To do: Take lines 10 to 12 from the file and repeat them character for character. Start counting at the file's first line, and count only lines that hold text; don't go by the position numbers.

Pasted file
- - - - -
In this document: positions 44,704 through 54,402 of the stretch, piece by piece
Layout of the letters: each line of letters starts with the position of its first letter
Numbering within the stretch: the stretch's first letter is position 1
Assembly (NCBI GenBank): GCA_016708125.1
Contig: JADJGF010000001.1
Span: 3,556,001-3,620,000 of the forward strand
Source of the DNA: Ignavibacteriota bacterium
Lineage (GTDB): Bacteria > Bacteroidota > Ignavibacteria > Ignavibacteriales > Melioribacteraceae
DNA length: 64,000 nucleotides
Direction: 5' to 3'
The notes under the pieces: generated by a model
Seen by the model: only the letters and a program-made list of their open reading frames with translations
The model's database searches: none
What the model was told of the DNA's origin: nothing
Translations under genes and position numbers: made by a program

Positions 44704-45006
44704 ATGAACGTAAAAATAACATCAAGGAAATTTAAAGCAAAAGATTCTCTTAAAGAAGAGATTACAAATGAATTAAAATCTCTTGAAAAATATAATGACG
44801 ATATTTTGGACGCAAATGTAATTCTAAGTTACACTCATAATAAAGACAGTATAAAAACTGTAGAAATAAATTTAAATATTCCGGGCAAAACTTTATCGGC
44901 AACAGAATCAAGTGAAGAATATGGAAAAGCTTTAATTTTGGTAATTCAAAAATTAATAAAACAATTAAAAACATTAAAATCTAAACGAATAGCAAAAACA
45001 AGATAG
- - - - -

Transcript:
Direction: 5' to 3'
The notes under the pieces: generated by a model
Seen by the model: only the letters and a program-made list of their open reading frames with translations